Boobs or Booze? What you must know about breastfeeding and alcohol (before you pour a drink)
It’s your first festive season since you had your baby. You haven’t had a drink since you knew you were pregnant but now you are wondering, how much can I drink while I am breastfeeding? Will alcohol pass through my milk to my baby? And, how can I drink safely if I do have a glass or two?
Despite worldwide research, a safe limit of alcohol consumption can’t be determined during pregnancy and breastfeeding – there are potential risks to babies, especially newborns or premature babies whose immature livers aren’t able to process the alcohol transmitted through the placenta or their mother’s milk.
The Academy of Breastfeeding Medicine state in Clinical Protocol #21 (2015) that consuming alcohol during lactation has several negative effects ranging from mild to severe. This is dependent on the amount of alcohol the mother/lactating parent has consumed and other factors related to how quickly their body processes alcohol.
As alcohol is completely water-and fat-soluble, it enters the bloodstream and human milk very easily. However, according to leading researcher (Medications and Mother's Milk) Dr Thomas Hale PHD, only very small amounts of alcohol actually pass into your milk. This means a drink or two occasionally is unlikely to harm your baby if you are breastfeeding.
Before you pour that drink, there are some things to consider:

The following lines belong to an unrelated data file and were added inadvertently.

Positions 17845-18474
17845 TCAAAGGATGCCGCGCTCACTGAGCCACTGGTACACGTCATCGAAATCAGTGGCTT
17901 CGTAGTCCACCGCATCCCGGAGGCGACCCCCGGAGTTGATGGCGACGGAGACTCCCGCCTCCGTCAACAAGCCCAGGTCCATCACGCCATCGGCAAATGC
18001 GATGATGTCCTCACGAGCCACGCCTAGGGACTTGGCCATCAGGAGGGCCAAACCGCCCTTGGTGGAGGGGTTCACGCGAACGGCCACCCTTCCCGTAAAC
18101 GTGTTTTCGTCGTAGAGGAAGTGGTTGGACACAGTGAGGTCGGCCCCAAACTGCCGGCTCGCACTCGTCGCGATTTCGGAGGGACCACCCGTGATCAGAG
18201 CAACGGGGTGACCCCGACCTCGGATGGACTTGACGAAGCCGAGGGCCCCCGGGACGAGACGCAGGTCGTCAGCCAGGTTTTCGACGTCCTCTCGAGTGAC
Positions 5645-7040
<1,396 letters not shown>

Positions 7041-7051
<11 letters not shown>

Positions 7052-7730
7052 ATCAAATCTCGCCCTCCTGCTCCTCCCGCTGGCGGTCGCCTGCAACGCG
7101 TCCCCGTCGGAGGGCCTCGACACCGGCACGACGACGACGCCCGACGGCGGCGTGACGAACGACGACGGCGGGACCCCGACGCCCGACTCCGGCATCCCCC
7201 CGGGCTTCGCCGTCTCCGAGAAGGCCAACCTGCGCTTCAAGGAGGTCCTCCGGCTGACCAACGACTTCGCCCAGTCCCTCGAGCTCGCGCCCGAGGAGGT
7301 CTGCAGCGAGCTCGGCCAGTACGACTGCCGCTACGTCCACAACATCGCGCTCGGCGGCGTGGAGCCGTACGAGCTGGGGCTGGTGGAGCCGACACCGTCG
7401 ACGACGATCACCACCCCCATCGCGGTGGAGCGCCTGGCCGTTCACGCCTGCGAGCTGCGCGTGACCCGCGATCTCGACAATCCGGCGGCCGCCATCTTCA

Known Adverse Effects on Baby…
Consumption of alcohol by breastfeeding mothers has been shown to affect baby’s sleep patterns (with babies falling asleep more quickly but waking more often), increasing crying, agitation and startling. Depending on the amount of alcohol you drink while breastfeeding, risks can include slow weight gain, delayed motor development and potentially impaired cognitive development.
Consider also, the effects of alcohol in relation to the age of your baby –newborns have very immature livers and babies detoxify alcohol at about half the rate of adults until they are at least 3 months old.
So, the younger the baby, the more vulnerable your baby is to the effects of alcohol. Older babies and toddlers will detoxify more quickly, but still much slower than adults.
Although many people may tell you that a glass of alcohol will help you relax and increase your milk supply, this isn’t the case. In fact, alcohol can disrupt your lactation hormones and inhibit your milk letdown reflex, meaning that as your baby can’t empty your breasts effectively this will signal your body to slow milk production, reducing your milk supply.
According to LactMed Drugs and Lactation Database, a single drink can decrease your milk volume by around 23% and even small doses of alcohol can alter the taste of breastmilk. Babies dislike this, so, although they tend to feed more frequently after mum has drunk alcohol, babies take in less milk in the 3-4 hours after you have a drink, so they may not drain the breast.
If your breasts aren’t well drained after a feed, this can also result in temporarily reducing your milk supply and it could also increase the likelihood of mastitis.
Alcohol Levels in your Milk
Although current research suggests that an occasional alcoholic drink (no more than one drink a day) shouldn't harm the breastfeeding baby, there are some sensible precautions to be aware of: